House prices rise more than expected in July - Halifax

Lloyd Doyle
August 9, 2018

House prices gathered pace in July with annual growth up 3.3pc, the biggest increase in nine months, mortgage lender Halifax said on Tuesday - despite warning of a softness in the market.

Halifax also pointed to a "robust" labour market, notably the recent increases in people in full-time employment. Despite the recent modest improvement in mortgage approvals, the latest survey data for new buyer enquiries and agreed sales suggest that approvals will remain broadly flat until the end of the year.

United Kingdom home sales fell by 3 per cent in June, with the figure for the three months to June unchanged compared to the previous quarter, Halifax said.

Despite the rises, Halifax said housing activity remained "soft".

House prices grew 1.4 percent month-on-month in July, faster than the 0.9 percent rise in June.

House prices rose at their fastest rate since November last month as rising wages helped to alleviate the pressure on household budgets.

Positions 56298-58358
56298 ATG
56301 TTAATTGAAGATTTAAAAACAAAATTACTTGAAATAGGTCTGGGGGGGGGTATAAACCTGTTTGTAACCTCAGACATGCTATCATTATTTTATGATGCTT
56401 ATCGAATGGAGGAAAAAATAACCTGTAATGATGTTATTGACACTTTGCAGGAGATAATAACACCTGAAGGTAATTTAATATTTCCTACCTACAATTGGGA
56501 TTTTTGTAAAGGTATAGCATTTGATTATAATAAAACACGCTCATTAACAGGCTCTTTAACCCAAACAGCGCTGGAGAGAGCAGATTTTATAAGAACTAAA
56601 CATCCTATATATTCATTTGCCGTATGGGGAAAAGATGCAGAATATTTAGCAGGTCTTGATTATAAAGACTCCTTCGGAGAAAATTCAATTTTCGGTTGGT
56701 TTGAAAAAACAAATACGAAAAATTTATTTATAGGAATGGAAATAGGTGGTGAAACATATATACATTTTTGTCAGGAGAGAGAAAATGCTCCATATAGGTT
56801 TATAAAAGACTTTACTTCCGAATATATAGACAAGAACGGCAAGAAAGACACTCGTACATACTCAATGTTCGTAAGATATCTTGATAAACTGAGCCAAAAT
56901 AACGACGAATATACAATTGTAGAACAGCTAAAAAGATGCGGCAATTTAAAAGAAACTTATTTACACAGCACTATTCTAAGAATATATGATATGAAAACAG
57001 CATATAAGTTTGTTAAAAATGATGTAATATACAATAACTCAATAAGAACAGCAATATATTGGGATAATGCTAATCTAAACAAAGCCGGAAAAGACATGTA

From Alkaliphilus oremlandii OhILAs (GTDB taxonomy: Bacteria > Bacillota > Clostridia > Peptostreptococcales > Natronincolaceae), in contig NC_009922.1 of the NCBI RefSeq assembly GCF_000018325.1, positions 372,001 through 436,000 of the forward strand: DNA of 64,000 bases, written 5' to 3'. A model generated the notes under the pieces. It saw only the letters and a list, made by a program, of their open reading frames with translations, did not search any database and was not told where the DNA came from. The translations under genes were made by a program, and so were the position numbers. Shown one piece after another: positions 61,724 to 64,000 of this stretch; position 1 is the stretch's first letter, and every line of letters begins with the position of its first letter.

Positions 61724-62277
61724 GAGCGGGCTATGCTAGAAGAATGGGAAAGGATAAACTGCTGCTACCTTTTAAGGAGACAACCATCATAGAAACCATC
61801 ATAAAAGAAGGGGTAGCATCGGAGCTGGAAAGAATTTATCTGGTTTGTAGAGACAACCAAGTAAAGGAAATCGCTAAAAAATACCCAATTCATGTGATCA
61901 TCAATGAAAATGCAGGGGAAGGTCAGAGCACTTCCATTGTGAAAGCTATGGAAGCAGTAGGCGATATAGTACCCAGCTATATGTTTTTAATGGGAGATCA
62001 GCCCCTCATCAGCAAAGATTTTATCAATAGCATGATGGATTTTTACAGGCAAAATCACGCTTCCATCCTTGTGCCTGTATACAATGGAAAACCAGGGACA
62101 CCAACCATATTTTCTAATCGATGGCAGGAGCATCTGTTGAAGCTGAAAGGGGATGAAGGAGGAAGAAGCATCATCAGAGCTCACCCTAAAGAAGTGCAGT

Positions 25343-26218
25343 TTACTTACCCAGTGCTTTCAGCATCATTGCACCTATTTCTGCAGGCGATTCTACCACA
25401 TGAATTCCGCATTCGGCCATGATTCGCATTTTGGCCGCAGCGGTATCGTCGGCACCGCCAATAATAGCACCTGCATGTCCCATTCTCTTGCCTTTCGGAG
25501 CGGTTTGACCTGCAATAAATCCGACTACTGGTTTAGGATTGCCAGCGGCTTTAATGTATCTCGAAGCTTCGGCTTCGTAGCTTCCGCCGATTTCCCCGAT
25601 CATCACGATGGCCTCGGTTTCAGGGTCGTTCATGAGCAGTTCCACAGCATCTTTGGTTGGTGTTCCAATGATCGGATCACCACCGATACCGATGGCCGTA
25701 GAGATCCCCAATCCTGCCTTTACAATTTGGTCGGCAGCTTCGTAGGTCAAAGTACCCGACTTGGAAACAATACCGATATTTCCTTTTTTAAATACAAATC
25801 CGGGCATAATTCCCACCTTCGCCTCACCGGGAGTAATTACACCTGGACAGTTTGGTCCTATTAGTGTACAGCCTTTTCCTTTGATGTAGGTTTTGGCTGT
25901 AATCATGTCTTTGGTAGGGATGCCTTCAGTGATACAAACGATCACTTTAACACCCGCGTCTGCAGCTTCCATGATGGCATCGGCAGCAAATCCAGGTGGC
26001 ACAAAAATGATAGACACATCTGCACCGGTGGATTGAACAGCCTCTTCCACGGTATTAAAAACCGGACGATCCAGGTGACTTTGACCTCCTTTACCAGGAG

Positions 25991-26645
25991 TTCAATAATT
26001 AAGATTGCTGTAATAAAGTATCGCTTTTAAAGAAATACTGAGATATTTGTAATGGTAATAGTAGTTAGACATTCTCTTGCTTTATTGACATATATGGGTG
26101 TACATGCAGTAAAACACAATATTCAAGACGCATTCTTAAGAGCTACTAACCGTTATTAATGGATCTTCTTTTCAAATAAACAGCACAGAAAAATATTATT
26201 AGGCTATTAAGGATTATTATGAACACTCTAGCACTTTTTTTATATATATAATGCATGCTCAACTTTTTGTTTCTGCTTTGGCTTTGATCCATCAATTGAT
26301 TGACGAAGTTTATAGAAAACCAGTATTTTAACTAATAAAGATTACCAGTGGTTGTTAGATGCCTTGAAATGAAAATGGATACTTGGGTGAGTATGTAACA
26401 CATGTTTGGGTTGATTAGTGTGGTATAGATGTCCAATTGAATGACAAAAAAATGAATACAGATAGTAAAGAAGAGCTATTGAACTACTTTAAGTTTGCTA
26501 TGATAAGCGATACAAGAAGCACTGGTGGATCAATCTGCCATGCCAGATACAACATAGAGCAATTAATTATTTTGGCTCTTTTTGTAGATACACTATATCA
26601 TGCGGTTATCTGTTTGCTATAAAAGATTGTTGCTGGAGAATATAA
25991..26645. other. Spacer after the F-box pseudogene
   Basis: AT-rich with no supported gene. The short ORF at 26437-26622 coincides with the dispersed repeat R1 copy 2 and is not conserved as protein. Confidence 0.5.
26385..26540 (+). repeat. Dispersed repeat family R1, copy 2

Galley's figures follow those from the Nationwide, released last week, which showed a more modest 0.6 per cent monthly rise and 2.5 per cent annual increase. The Bank of England's recent base rate increase was already largely priced into mortgage interest rates, and is unlikely to dampen the market significantly'.

"A lack of housing continues to challenge many would-be buyers". It is nearly as if the north/south divide is working in reverse with more activity outside rather than inside the capital.

"That tussle continues, even if the last two months have seen increases in both the number of mortgage approvals and the number of homes coming onto the market".

Foundation Home Loans marketing director Jeff Knight says: "With the Bank of England's decision to raise interest rates for only the second time in a decade, households feeling the pinch may be concerned that this could be the beginning of a new era". Viewings are up but it is hard to obtain commitment as political and economic uncertainty remain. "Prices are up annually and while a slightly tired market hasn't narrowed the unaffordability gap over the a year ago or two, it has at least stalled it from widening somewhat" he says.

Other reports by Iphone Fresh

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